No. Neither he nor Mariko had ever been gifted at that. Mariko was far too direct. And he was far too uninterested.

Today Kenshin planned to leave Inako. To return home.

A failure once more. In his eyes. And the eyes of his father.

But he would first revisit the forest and stop to question the elderly man at the watering hole again. He was lying, and Kenshin no longer had any tolerance for deception. He’d dealt with pretense too often of late.

In an imperial city rife with it.

Kenshin stood beside the curved railing of an arched bridge in the first maru of Heian Castle. The glossy finish of the balustrade was red—smooth and cool beneath his touch.

At his back, crisp footsteps drew close. “I hear you are leaving.” Roku spoke to him in a measured, lyrical voice. As though he wished to emulate a bird in song.

Kenshin turned to bow. “I have no interest in dallying in Inako any further, Your Highness.”

“But you did not find what you were looking for.” As usual, Minamoto Roku did not ask questions. He pried in other, far more insidious ways.

In response, Kenshin said nothing. Hoped his face did not disclose anything of value.

“I wish to help you, Hattori Kenshin.” Roku’s smile formed slowly. Too slowly to be real. “Though my brother has yet to admit it—even to himself—I know he is quite troubled by the death of your sister.”

“I do not believe Mariko to be dead, Your Highness.”

“Of course.” Roku nodded. “I’ve since learned why those men attacked us at the teahouse.”

Kenshin waited, not wanting to ask. Not wanting to be beholden to the crown prince on any score.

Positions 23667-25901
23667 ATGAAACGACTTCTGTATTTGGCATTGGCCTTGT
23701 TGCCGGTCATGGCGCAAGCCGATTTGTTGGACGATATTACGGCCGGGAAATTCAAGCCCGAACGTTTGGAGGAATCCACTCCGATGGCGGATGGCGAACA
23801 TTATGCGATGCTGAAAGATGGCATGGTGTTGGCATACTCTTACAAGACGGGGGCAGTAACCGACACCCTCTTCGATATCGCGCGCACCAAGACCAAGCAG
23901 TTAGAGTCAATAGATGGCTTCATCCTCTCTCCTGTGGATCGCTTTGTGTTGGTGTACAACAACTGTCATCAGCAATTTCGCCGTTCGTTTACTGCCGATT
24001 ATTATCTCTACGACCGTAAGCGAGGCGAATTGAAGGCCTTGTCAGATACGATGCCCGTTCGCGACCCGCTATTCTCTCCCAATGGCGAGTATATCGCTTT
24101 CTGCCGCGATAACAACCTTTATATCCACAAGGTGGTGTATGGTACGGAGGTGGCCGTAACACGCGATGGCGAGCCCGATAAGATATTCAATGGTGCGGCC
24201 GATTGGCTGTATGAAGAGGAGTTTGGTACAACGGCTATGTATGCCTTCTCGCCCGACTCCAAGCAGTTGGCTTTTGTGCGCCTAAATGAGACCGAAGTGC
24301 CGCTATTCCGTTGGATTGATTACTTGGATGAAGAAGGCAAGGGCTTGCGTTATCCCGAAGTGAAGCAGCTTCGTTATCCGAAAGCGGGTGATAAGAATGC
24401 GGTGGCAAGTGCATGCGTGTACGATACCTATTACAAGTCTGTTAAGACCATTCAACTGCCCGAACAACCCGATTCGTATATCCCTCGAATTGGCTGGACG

“It’s information I think you would be interested to know,” Roku continued, smiling once more. He strolled to Kenshin’s side, his hands loosely clasped behind his back. “The whispers among several of the geiko there said these men were members of the Black Clan.”

Roku’s words confirmed Kenshin’s earlier suspicions. The Dragon of Kai gripped the red balustrade tight. Countless tales surrounded the Black Clan. Tales that had twisted into lore. Ones linking them to exiled rōnin. Of murderous men who drank the blood of their victims, leaving their bodies to rot in the shade of skeletal trees. Stories Kenshin had never given a moment’s consideration before. He had known the Black Clan frequented certain parts of Jukai forest, but Kenshin had dismissed earlier suggestions that these men had had anything to do with the attack on Mariko’s convoy. If the same lore was to be believed, the Black Clan was not disorganized enough to allow a survivor to escape. Mercenaries as celebrated as they did not maintain their livelihoods by allowing their marks to point fingers their way. Besides that, Kenshin had never known them to attack convoys guarded by samurai.

And he’d never heard of the Black Clan murdering young women before. Innocent girls like Mariko’s maidservant. It had been a chief reason Kenshin had removed them from consideration at the onset.

In his mind, there were only two reasons for the Black Clan to murder Mariko. One involved a great deal of money. The kind of money linked to those in the nobility.

The other reason involved hatred.

“Permit me to speak frankly, Your Highness,” Kenshin began. “I fail to see why this information would be of value to me. Beyond rumor, I have found little evidence to suggest the Black Clan could be responsible for the attack on my sister’s convoy.”

“Ah”—Roku angled his body, the smooth skin of his face all but unreadable—“but it should be of value to you, Kenshin-sama. And there is most definitely evidence.”

A part of Kenshin wished to strike Roku across the face. As soon as he realized this truth, Kenshin recoiled from it. These were not the thoughts of a samurai in loyal service to his liege lord. One day Roku would be his emperor. One day Kenshin would be honored to die at this boy’s command.

Roku’s eyes drifted across the serene waters of the pond. “Have you heard what happened to the last shōgun of the empire?”

“He was accused of treason and committed seppuku.”

Roku paused. “It appears a mistake was made in the process.”

“A mistake?”